Deleting a row in the database is handled by the EF
Remove() method. This takes a row object as the parameter so we need to know which row to remove and somehow need to load that row. We find the row using the built-in EF method
FindAsync() which takes the row ID as a parameter and returns a single row.
The ID is passed in the
<form> postback. This is triggered by a submit button in an
<a> tag. A hidden
<input> tag can be used to pass the ID when the user clicks Delete forcing a
All EF changes are only in memory until the
SaveChangesAsync() method is called to persist changes to the database file.
Once all this is done, the Index page needs to refresh and call
OnGetAsync() which will load all the rows in the table and display them in the loop. This provides visual confirmation that the deletion was a success.
The edit page in our example has two roles: edit and create. For edit, it displays most or all fields from the current record and allows the user to edit fields in
<input> tags. The column names are placed in
<label> tags. The ID of the desired record arrives in the URL as a query parameter or URL segment. This ID automatically becomes part of the page model. The
OnGetAsync() method accepts the ID as a parameter, makes sure it is not null, and retrieves the matching record with the EF context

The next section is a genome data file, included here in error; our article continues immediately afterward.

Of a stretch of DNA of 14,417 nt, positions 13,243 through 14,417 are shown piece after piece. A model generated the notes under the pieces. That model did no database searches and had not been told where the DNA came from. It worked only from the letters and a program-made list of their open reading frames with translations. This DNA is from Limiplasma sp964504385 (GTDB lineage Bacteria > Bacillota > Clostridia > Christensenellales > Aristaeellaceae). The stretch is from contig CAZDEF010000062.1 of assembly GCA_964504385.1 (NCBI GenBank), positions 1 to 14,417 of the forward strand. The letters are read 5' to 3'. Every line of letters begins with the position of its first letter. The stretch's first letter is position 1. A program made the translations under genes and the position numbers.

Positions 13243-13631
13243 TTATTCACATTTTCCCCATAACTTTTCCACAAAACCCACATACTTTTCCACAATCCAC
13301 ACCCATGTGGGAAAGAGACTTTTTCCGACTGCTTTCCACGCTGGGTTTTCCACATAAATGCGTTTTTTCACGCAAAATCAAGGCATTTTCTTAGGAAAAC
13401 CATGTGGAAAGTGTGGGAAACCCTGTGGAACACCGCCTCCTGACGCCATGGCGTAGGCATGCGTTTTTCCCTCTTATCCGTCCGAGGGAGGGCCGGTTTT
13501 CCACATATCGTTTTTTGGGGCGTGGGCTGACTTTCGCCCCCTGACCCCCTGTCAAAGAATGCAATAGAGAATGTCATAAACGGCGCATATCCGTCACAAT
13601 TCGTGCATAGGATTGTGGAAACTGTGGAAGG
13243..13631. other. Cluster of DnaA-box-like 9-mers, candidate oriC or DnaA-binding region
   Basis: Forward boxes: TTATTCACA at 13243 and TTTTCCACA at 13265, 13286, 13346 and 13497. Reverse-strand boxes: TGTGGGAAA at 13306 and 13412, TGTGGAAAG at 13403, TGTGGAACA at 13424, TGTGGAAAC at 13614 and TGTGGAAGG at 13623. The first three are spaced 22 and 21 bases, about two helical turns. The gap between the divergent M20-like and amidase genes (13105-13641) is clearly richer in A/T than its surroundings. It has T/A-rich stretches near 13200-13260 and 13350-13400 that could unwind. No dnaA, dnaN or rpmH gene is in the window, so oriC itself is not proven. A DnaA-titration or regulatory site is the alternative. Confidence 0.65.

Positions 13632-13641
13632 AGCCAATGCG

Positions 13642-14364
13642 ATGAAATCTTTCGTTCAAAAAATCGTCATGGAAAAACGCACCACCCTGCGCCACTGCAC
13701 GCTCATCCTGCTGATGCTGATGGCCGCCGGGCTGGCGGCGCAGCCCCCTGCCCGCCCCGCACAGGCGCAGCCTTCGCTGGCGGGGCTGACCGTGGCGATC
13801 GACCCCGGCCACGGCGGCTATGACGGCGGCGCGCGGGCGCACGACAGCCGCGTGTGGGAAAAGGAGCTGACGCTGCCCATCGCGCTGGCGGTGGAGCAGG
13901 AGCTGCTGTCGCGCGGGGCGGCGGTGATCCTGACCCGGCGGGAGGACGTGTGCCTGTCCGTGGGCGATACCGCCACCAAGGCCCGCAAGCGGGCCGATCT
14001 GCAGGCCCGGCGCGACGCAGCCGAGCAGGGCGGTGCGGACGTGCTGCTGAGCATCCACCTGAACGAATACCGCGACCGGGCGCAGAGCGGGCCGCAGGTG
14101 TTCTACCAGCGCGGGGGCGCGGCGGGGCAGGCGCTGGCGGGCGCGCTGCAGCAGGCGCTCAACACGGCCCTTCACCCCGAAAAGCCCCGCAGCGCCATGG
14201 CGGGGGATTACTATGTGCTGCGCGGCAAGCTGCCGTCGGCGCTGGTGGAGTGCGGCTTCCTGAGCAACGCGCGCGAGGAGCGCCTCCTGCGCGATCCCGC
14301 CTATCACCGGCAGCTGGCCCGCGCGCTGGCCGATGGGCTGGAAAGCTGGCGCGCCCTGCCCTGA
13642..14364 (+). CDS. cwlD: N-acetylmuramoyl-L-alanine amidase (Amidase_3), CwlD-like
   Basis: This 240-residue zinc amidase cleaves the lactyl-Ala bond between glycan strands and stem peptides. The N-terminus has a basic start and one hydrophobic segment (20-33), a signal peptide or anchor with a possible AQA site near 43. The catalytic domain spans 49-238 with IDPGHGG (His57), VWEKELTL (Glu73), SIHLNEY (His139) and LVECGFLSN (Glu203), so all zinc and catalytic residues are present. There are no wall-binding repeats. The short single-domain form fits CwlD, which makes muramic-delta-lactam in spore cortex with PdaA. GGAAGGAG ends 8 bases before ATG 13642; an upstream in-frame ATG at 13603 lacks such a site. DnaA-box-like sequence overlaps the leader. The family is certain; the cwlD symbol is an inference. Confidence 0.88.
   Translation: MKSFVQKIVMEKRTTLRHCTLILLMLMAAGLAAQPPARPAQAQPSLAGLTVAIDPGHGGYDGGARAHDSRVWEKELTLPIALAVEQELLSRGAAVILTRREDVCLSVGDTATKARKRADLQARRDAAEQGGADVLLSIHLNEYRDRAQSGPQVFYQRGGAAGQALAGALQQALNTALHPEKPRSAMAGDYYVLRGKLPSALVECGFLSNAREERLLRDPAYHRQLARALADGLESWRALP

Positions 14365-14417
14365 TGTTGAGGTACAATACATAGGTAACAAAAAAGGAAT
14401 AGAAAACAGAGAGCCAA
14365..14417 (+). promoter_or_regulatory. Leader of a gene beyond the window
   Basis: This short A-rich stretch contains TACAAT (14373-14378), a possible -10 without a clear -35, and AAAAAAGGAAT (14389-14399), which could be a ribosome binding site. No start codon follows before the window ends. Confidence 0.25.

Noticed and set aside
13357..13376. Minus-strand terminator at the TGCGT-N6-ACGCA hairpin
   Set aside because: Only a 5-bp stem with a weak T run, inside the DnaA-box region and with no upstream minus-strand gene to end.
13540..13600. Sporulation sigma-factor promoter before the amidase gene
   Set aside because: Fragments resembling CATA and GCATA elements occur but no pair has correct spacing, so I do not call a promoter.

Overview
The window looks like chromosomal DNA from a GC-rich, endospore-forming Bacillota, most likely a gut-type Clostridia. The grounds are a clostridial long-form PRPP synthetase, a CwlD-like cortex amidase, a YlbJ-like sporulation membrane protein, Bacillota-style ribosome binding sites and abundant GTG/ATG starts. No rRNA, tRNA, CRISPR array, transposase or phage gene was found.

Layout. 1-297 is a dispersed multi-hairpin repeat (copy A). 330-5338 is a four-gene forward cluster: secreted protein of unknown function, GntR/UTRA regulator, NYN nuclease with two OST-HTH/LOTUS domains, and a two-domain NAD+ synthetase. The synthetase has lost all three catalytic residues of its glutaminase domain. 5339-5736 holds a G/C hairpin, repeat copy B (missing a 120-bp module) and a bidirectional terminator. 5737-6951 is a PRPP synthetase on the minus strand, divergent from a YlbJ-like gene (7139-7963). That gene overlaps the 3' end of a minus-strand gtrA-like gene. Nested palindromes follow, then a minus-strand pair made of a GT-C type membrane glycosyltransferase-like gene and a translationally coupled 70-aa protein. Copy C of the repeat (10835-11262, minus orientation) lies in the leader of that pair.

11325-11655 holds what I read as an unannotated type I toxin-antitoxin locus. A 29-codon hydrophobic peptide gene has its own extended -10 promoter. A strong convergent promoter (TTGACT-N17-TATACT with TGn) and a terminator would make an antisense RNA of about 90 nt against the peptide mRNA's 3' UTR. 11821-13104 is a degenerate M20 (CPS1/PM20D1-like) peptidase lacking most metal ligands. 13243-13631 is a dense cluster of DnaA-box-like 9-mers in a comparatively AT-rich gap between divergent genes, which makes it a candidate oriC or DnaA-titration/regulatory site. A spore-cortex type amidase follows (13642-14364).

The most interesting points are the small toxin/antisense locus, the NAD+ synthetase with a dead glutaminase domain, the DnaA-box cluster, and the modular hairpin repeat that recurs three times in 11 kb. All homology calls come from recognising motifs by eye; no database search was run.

FindAsync() method. The record is passed to a public member which is referenced in the HTML markup. Since the record can be changed by the user, the
[Bind Property] annotation is applied to the member so it can return to the server on
<form> post back.
The create mode is similar but uses an empty record as a starting point. Our
OnGetAsync() method must check for a value in ID. If it is null, then a new empty member record is created. If it has a value, then
FindAsync() is used to retrieve the current row. When the user clicks the Save button, the
<form> posts back with a copy of all
<input> tag values. The
OnPostAsync() again checks for an ID. If it is null, we call the EF method
Add(). If the ID has a value, we call
Attach() with a chained State value set to Modified. In either case,
SaveChangesAsync() must be called to persist the record to the database.
OnPostAsync() returns a
IActionResult. This is an ASP.NET trick for redirection. In simpler terms, once the record is saved, we display the Index page with our new or modified record.
Tag helpers are used as attributes of the
<input> tags. The
asp-for attribute needs the column name from the record schema so it can bind the column name for the
<label> or the record data for the
<input>. The helper uses the data type and other information from the EF model to determine which control type to display. This is clearly evident in the
Open Pages/Countries/Index.cshtml.cs and review the code. it uses the same logic as the Continent delete.
Open the file Pages/Countries/Index.cshtml and review the markup. It is similar to what you just added for a Continent.
Test deletion of Continents and Countries.
Open the file Pages/Countries/Edit.cshtml.cs and review the code. It is similar to what you made for Continent.
Open the file Pages/Countries/Edit.cshtml file. The markup uses the same approach with mode fields.
Test editing of Continents and Countries.